Intimacy looks different now. Except, intimacy for People of Color has always looked different. For Black and Brown communities this has been the root of our survival, the well from which we pull new strength to survive in sterile and unwholesome environments. Especially in academic spaces that have historically adopted Eurocentric values of care that demand distance, that condemn proximity, that value respectability and professionalism over humanity. It is clear from society’s reaction to the pandemic that before it concerned itself with student health, it first was concerned with productivity and benchmarks. That in emails where students share their fears and concerns, they are met with critiques of their tone. That when asked, “how have you been kind to yourself?,” some students cannot conjure one example because their professors have occupied every minute of their day with virtual meetings and assignments.
I think about the last time I hugged my mom. It was as I was leaving her house after my godson’s first birthday. She had been running around painting and rearranging and redecorating everything for him to have a special day. Se veia cansadita, and when I hugged her, I gave her an extra squeeze; I tried to transfer what love and energy I had to her. Just by looking at her now, I can tell that we share this ache and longing, for a time when she will get to hold her children again because to her, we will always be her muñequitos. There is much to be learned from her tenderness and from my father’s relentless concern—that they can see me as fully human and worth loving, without any assessment or curriculum vitae outlining my work. These arbitrary structures of meritocracy that we have constructed (and that we reinforce) only offer us partial and incomplete visions of who our students are and what their needs are. How is it that it took a global pandemic for us to realize how little we actually know about one another? That so much of the relationships and communities we are expected to build in the ivory tower are more transactional than they are authentic.
In the wake of a global pandemic, all the letters after our names have become exceptionally irrelevant. Yet, academia tries so incredibly hard to estrange us from our communities. It makes foreigners out of us in the very places we were raised and knights us researchers. Before we even realize it, we no longer recognize ourselves, we begin to believe that who we are and what we do are one in the same. But to believe the lie of meritocracy and American exceptionalism would mean that the fates of our families, whose backbreaking and sacrificial work is unacknowledged and undervalued, is a reflection of who they are. That scarcity is “deserved,” rather than a consequence of a legacy of capitalism, colonialism, and white supremacy. No te olvides that you are not much more remarkable than the person next to you. You were made special by the brown hands that raised you, tended to the soft pieces of you and shaped you, that inculcated in you aspirations and possibilities. Acuerdate, that you are strong because of—not in spite of—the community that first loved you, that first held you. How are you holding them in return? How are you holding space for your students? No te olvides, that your community and family were your first teacher, and it is their lessons that will get you through this crisis, and it might just be up to us to show the academy a different way to show up.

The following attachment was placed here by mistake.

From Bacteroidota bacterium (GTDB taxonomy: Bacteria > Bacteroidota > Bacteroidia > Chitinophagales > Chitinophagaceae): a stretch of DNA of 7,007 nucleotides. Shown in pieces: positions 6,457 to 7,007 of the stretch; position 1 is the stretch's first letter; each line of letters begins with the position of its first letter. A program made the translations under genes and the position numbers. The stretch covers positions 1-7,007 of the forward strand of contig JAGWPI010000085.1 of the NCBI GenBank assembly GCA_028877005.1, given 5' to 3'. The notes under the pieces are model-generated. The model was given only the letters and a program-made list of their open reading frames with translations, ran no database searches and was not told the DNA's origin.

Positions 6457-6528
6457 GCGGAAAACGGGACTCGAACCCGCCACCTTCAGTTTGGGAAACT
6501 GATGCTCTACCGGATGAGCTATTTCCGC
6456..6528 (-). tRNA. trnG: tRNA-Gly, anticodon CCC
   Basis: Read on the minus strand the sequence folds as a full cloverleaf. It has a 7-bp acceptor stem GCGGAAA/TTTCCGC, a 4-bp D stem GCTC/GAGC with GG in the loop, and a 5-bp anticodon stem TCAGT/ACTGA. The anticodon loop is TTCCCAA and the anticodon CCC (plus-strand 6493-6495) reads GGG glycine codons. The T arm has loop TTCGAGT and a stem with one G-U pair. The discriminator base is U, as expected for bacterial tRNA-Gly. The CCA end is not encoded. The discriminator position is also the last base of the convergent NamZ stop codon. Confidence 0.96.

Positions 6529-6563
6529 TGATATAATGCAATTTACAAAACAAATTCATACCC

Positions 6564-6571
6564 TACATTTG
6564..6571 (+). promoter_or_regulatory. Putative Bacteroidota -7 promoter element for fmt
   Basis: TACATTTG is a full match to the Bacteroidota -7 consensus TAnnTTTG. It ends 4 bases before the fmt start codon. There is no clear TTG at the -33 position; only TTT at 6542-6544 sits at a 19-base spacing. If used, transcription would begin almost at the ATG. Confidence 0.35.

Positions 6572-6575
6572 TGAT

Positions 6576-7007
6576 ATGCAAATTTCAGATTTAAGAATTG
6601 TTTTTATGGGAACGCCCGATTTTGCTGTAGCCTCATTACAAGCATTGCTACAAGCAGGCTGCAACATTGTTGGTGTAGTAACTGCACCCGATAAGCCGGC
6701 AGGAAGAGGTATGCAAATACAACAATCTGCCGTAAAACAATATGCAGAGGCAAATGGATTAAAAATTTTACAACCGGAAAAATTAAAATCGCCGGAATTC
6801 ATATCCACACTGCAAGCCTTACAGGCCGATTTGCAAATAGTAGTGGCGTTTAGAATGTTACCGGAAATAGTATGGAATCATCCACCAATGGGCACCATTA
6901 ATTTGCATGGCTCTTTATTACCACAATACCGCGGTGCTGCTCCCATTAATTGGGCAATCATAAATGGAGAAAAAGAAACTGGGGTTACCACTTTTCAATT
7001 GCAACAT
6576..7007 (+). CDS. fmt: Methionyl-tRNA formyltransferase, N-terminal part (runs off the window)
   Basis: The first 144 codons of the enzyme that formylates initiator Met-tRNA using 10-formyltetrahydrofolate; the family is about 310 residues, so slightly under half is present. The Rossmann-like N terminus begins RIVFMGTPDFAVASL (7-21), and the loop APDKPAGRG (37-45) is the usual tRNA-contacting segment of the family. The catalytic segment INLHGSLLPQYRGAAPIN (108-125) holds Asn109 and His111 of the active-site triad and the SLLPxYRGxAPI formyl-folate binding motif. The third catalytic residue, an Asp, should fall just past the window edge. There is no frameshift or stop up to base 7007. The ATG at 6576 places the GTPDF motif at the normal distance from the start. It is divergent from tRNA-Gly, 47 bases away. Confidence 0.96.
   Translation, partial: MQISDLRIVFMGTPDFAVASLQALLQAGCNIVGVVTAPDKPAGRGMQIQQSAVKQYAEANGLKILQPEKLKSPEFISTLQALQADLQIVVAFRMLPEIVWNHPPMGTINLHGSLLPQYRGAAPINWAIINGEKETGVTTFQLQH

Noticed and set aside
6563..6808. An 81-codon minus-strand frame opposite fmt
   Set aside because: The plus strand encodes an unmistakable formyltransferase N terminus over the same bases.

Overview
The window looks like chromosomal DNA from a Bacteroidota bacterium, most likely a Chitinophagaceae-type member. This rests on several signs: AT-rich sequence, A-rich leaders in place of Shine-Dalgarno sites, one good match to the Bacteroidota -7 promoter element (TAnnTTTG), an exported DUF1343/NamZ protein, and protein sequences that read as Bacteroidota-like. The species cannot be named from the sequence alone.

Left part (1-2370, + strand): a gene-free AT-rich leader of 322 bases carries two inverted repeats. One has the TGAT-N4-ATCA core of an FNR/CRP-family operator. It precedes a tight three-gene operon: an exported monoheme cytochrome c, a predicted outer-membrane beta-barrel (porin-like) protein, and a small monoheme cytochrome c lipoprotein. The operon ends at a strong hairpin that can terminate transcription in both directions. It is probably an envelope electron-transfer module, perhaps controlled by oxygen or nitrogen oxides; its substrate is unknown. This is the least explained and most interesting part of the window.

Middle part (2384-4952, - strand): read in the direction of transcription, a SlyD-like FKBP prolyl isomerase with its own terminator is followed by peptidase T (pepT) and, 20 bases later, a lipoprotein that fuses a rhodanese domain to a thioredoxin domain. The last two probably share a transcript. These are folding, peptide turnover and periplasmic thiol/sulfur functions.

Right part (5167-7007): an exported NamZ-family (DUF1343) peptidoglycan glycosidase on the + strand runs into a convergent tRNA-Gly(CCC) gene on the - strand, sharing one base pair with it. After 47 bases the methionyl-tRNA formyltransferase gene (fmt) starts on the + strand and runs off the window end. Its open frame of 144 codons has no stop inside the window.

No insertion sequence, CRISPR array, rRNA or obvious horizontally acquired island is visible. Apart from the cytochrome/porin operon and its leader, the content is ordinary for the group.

About the author:
Marcela Rodriguez-Campo is a doctoral candidate in the Department of Teaching and Learning at the University of Nevada, Las Vegas. Her work focuses on understanding the impacts of family separation on Latinx education through testimonio. She is a poet and teacher-educator. Her writing has been featured in the Latino Book Review (2019), the Journal of Latina Critical Feminisms (2019), Medium (2018), Huizache (2018), and Awakenings and Awakened Voices (2018).